Further studies on slurry wire-sawing of alumina ceramics have shown that increasing the sawing angle Ɵ from 0° to 25° and the use of ultrasound, perpendicular to the feed direction, increases the material removal rate [3]. In the field of diamond wire-sawing of alumina ceramics, it was found that an increased wire tension from 13.3 to 26.3 N (no influence on Ra-values), and an increased wire speed from 1.3 to 3.5 m/s (decrease in the Ra-values of 1.5–1.2 µm) increase the material removal rate and therefore reduce the size of the wire bow [23]. The results from both studies refer to single-wire sawing experiments. In the field of multi-wire silicon cutting with SiC abrasives similar results were made. A decrease in the feed rate and the working length reduce the size of the wire bow. A reduction of the size of the wire bow by increasing the material removal rate can be achieved by increasing the wire speed from 8 to 20 m/s, increasing the wire tension from 10 to 25 N, and increasing the slurry viscosity to 0.4 Ns/m2 [24].

4.2. Quality of the Ceramic Substrates

Due to the microstructural modification of grain coarsening and the varied grit size distribution of the B4C d50-abrasives in the slurry-tank, the substrate properties change. With grain coarsening a transition from trans- to intergranular material removal is visible in an increase of the Ra- and Rz-values by 0.1 and 1.5 µm (Figure 9). In contrast to the measured roughness values, the variation in substrate thickness remains unaffected by the grain coarsening. A decrease in the biaxial strength from 1356 MPa (O1) to 1033 MPa (HT1400) and a decrease in the fracture toughness from 3.5 (O1) to 2.8 MPa*m0.5 (HT1400) is observed (Table 2). This is can be caused by various reasons. EDX-measurements show an increased size of MgO-rich-precipitations (size: 0.3–0.4 µm) at grain junctions and triple points with grain coarsening. Inhomogeneities in the microstructure can act as fracture initiating defects. Furthermore, an increase in the Ra- and Rz-values is measured, indicating the possibility of larger surface defects. Further B3B tests were performed to answer the question of whether the decrease in substrate strength is due to the different damages caused by the sawing process or the change in microstructure. O1- and HT1400-substrates were additionally polished to generate similar surfaces. 9 O1-substrates and 12 HT1400-substrates were tested. Due to the small number of samples, no Weibull analysis was conducted, and the mean value and standard deviation of the strength values are given. The polished O1 substrates have a strength of 1336 ± 234 MPa and the HT1400 substrates have a strength of 1453 ± 250 MPa. The strength of the polished O1 substrates is almost constant compared to the as-cut substrates, while the strength of polished HT1400 substrates is increased by about 400 MPa. It can be stated that the strength of the as-cut substrates is determined by the severity of surface damage caused by sawing.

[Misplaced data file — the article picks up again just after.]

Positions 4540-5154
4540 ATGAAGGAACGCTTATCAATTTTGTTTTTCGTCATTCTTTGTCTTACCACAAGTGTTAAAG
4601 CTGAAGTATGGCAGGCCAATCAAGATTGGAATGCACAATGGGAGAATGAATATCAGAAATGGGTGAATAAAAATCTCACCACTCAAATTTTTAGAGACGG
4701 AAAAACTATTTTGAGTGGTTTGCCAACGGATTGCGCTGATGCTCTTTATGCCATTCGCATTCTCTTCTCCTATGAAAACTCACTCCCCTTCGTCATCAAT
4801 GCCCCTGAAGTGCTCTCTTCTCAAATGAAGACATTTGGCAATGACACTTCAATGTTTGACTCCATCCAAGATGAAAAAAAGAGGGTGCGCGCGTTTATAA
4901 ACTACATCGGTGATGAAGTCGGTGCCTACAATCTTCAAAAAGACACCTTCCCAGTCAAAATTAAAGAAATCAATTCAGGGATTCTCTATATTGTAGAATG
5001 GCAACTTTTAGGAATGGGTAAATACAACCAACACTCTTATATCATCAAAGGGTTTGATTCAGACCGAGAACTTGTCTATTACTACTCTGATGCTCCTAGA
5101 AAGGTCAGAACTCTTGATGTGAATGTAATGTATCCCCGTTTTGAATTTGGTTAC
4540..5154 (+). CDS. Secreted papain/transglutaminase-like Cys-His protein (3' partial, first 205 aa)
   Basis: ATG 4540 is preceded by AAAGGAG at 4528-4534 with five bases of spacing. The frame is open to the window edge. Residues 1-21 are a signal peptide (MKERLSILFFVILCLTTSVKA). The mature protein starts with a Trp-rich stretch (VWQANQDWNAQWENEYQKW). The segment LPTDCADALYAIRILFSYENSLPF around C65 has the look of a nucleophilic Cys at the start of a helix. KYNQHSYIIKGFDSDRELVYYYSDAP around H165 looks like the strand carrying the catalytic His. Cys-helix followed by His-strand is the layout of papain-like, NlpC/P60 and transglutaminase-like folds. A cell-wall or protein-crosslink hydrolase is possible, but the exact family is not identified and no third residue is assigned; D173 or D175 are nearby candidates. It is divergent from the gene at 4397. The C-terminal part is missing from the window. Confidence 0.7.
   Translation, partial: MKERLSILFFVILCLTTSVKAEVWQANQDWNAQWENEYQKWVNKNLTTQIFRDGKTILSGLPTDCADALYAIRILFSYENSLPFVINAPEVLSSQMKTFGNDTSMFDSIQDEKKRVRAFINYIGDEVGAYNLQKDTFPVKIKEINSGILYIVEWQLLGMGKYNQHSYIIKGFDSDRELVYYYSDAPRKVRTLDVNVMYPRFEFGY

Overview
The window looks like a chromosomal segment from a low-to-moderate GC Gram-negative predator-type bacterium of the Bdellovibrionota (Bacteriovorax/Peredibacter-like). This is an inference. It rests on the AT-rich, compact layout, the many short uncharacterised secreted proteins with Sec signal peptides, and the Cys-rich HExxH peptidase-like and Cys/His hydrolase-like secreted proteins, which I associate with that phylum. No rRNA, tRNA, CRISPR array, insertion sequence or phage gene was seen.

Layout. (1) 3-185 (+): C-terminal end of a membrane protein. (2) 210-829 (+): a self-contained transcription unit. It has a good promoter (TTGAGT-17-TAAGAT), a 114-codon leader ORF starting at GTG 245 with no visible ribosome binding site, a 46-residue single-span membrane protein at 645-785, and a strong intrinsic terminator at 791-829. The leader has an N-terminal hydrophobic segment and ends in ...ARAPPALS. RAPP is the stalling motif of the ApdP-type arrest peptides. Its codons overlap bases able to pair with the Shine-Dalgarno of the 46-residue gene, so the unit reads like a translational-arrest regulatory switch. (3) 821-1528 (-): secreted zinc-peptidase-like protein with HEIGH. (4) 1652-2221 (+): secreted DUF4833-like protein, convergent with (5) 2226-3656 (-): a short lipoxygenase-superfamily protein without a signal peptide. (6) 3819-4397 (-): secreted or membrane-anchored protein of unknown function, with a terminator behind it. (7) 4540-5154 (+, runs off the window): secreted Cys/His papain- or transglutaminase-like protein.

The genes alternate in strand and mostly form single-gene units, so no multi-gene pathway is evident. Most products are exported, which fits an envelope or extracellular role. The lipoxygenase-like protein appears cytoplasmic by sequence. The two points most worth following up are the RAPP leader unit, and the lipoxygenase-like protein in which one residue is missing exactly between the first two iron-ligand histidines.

5. Conclusions

The grain size of the HIPed alumina ceramics was changed by heat treatment processes at 1350 °C and 1400 °C from an initial d50-value of 0.44 µm to 0.64 µm and 0.90 µm. It was found that the Vicker’s hardness decreases by about 10% with increasing grain size. However, the sawing processes are significantly changed.
The efficiency of the multi-wire slurry process increases with increasing grain size of the alumina ceramics. The increasing sawing efficiency is visible by the decrease in the size of the wire bow of −6.60 (±0.48) mm per µm d50 alumina grain size in the investigated range of 0.44–0.90 µm. It was found that multi-wire slurry sawing of alumina with a d50 grain size ≥0.90 µm and without glassy phase can be performed at a feed rate >20 µm/min.